Hell, no wonder the post has not had an Ombudsmen since last December!

  19. Nationalized banks and newspapers, that’s change we can believe in!

  20. What interests mean in all the rhetoric about the need for government to intervene is all the preserving jobs language I see in that rhetoric. Productivity is what is important.

    Or let me put it this way; imagine if every American over the age of 18 were employed at 13th century levels of productivity. The government either “saving” or “creating” jobs is a poor proxy for enhancements in productivity, as just about every government jobs program of the 20th century in every nation illustrates.

  21. Why do I suspect that some of those lobbying for a newspaper bailout pitched a fit that Rupert Murdoch’s acquisitions would destroy editorial objectivity?

    Because I’m a skeptical cynical asshole.

    Salon, July 22, 2007. Don’t sell my company to Rupert Murdoch
    It’s not just bad journalism, it’s bad business to let Murdoch take control of Dow Jones and the Wall Street Journal.

    I believe our members’ interests are best served by adherence to the principle of editorial independence within a company whose only mission is reporting the news. As journalists and union members we see no upside in reducing Dow Jones to a tiny appendage of a global conglomerate with financial, political and regulatory interests alien to what we do.

    That didn’t take long at all.

  22. I hate to think of a world without neutral reporters

  23. If all they do is reprint AP stories, then why do “the media” have to send 15,000 reporters to a national convention, 10,000 to fires in California, etc. {Like I couldn’t understand the chimp rage story without my local tv station sending a chick to stand in front of the owner’s house and regurgitate what the Connecticut reporter has already fed the network?}

  24. @ClubMedSux
    The Britney Spearization of the American newspaper?

  25. Matt, I have no doubt that you would think generally the same on this subject had your career taken a different path, but it’s hard not to believe you have some schadenfreude at the LA Times doing a face plant.

  26. ‘All too often it has been sclerotic, incompetent and driven by hidden corporatist, nationalist or reactionary agendas.’

    Is that a fancy, liberal way of referring to fox news? I think so.

  27. No amount of government bailouts are going to get people reading newspapers again. What they could do is make them mediums where elites and those interested in what elites are saying interact with one another. Of course there are lots of mediums already where that happens.

  28. I never got a bailout. People liked what I published.

  29. Is it too rude to point out that “Reason” is already subsidized, by its foundation? And, further, it wants to be further subsidized, by me? As a subscriber, I occasionally get hit with letters asking me to give more. The Washington Post, for all its sins–like, you know, David Broder–doesn’t ask me for cash beyond the actual price of a subscription.

  30. Don’t expect the New York Post to get a bailout, after that cartoon.

    Get yer own link; I’m busy.

  31. it’s hard not to believe you have some schadenfreude at the LA Times doing a face plant.

    Not really. It’s my hometown paper from birth, partly responsible for me getting excited about journalism in the first place, and a place where some good friends of mine work. I’m rooting for it.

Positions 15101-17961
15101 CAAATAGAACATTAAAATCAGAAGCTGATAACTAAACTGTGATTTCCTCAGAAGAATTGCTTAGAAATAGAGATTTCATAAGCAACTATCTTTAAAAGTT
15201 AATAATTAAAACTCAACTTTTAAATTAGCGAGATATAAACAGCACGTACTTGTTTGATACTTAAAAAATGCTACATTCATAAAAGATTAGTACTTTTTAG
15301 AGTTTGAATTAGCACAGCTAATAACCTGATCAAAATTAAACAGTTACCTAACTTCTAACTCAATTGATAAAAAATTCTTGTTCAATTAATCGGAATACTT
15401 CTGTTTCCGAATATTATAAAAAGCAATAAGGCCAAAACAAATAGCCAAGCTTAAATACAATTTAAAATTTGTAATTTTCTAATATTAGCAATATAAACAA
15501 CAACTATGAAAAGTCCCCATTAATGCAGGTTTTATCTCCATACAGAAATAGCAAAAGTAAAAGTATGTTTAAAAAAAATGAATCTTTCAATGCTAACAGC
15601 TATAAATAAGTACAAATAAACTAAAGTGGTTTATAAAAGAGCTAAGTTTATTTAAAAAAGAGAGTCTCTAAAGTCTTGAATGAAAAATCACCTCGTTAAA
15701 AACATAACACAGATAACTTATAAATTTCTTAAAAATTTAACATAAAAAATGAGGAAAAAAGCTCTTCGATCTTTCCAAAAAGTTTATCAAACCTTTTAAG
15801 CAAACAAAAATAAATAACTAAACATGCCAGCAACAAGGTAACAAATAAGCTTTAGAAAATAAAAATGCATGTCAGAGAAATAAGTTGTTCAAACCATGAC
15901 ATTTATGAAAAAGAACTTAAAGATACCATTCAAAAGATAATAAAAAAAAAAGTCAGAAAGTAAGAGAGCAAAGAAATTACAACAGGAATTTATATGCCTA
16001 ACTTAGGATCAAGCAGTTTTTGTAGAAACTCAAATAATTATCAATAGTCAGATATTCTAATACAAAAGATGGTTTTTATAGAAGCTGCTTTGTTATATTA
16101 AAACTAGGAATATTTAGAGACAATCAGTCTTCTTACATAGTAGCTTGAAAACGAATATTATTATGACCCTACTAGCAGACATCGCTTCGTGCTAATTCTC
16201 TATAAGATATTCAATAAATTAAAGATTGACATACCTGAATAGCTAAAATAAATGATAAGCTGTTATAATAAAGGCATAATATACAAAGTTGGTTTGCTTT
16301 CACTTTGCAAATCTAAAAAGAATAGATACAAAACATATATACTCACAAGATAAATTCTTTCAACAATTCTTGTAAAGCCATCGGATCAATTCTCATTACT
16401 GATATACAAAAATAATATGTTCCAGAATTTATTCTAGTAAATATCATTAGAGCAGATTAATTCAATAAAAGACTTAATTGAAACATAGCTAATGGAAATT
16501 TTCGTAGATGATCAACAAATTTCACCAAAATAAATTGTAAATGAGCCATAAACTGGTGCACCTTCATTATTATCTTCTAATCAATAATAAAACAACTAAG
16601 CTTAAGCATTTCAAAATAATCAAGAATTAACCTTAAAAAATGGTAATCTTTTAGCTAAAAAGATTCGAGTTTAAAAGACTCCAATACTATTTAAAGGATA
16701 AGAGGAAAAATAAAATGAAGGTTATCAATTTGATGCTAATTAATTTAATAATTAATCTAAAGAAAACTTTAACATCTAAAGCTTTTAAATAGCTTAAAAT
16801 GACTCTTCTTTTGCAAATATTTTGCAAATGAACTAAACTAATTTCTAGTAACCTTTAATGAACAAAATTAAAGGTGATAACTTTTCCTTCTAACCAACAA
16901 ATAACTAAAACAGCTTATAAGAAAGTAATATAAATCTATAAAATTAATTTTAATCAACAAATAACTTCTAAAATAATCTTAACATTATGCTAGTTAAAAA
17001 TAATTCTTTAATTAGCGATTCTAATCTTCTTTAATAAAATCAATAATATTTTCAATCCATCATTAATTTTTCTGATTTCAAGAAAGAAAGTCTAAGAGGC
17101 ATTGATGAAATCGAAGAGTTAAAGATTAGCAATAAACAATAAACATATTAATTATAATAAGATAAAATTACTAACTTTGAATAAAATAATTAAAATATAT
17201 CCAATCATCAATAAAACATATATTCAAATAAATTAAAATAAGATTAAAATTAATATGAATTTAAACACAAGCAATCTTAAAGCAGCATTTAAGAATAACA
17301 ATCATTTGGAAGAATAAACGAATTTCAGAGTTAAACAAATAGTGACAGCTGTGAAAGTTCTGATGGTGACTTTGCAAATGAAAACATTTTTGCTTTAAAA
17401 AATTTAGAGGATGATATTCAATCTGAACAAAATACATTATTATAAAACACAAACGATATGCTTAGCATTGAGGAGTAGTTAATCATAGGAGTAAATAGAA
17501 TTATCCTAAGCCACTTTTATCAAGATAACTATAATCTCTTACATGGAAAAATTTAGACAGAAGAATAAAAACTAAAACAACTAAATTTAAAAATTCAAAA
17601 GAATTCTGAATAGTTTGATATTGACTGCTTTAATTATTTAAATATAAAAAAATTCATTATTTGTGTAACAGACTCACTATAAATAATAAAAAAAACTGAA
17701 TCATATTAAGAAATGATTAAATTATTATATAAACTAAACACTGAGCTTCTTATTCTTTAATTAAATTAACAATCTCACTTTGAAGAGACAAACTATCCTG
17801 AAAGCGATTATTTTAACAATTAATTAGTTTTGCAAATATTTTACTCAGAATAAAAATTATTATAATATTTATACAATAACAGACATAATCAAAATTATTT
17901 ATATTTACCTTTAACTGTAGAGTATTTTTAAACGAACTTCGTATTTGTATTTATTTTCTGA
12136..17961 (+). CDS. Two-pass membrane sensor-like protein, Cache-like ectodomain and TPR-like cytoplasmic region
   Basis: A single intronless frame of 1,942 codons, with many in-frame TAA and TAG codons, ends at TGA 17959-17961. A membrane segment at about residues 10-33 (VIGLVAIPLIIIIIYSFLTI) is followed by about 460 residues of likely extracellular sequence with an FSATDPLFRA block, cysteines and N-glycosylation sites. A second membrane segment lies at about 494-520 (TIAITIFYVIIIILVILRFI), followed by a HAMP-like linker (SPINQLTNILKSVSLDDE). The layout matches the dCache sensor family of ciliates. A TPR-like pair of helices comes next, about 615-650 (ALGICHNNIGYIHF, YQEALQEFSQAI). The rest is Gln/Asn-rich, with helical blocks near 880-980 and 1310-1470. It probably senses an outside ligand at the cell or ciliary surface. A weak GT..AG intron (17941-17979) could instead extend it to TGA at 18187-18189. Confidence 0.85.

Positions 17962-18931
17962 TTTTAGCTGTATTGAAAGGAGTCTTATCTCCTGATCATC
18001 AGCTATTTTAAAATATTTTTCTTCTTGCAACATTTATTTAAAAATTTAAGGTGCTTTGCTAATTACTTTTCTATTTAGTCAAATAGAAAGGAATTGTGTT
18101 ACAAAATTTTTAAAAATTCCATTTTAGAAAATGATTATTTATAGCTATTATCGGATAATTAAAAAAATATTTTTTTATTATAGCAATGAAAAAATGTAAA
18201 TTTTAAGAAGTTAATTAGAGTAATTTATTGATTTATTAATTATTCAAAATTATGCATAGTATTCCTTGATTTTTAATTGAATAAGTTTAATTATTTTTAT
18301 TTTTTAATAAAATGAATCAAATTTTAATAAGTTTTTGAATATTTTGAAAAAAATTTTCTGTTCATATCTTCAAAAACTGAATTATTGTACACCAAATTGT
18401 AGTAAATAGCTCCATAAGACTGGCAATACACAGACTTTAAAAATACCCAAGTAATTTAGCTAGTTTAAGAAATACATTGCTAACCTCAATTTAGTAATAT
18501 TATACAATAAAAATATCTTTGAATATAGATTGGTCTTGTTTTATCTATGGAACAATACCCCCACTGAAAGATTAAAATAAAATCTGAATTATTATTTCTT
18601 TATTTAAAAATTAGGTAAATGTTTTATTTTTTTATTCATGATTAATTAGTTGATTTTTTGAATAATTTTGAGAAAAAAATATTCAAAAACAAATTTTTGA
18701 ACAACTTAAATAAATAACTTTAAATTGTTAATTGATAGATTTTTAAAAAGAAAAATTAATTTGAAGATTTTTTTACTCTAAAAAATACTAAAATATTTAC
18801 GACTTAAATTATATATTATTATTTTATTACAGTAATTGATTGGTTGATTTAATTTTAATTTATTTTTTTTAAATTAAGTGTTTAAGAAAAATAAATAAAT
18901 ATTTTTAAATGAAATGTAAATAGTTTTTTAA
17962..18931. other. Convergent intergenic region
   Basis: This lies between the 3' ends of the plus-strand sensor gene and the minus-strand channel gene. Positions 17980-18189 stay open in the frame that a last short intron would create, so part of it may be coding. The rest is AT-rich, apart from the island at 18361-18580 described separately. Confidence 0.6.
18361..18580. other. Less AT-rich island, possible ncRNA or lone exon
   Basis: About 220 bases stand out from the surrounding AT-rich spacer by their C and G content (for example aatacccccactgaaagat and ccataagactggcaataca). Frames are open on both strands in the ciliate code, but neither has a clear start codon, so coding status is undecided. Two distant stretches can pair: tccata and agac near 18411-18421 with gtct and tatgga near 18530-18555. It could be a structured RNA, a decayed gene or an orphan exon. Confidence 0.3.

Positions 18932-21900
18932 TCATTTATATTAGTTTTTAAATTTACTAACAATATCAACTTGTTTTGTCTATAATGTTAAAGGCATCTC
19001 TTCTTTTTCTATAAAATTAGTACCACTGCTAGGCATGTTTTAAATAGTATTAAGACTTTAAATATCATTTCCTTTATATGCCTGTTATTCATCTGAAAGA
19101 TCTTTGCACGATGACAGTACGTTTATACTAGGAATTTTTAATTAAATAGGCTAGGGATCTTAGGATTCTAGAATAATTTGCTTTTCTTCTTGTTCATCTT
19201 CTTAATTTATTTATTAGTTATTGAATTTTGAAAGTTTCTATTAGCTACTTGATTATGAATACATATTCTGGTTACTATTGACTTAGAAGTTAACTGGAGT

32. My bad. Maybe I was mistaking you for Cavanaugh…

  33. Remember the last time California had a fiscal crisis, and the state wanted to place the sales tax on newspapers and magazines? The newspapers, I thought rightfully at the time, were against it on First Amendment grounds.

    Good times.

  34. Is it too rude to point out that “Reason” is already subsidized, by its foundation? And, further, it wants to be further subsidized, by me?

    It’s not rude, but it’s also not relevant. When Reason hits you up for money, they are only asking for your money and you have the option to say no. When Big Paper hits up the government for money, they’re asking for other people’s (i.e. the taxpayers’) money, and the taxpayers can’t say no.

  35. Is it too rude to point out that “Reason” is already subsidized, by its foundation?

    Not at all. Is it too rude to point out — on a site called Reason, anyway!! — that “subsidy” almost always refers to a government expenditure, which Reason is neither asking for nor taking?

  36. Banks
    Unions via the stimulus
    Newspapers

    …all within 6 months.

    At this rate every failed method of operation will be bailed out by productive method of operation. How long until the successful people just stop supporting this government and their friends altogether? A year? Two?

  37. We’re going to be seeing more of this if we can’t come up with some kind of digital property model. In a few short years, every form of dead tree publishing will die and any piece of information that gets posted anywhere in the world will be duplicated for free everywhere else.

    Reporters have to eat and right now they have no means of getting paid for their work. They’re joining the ranks of musicians and programmers who cannot control the fruits of their own labor.

    As more and more of our economy depends on intellectual property, we’re going to find ourselves either doing without or, worse, depending on the state for media, art and programming.

  38. Good column. Too bad Will discredited himself with the whole “global cooling” fiasco last week.

  39. For a short video satire on bailouts, you might enjoy http://www.bondwooley.com

  40. Alan Vanneman | February 19, 2009, 11:16am

    Is it too rude to point out that “Reason” is already subsidized, by its foundation?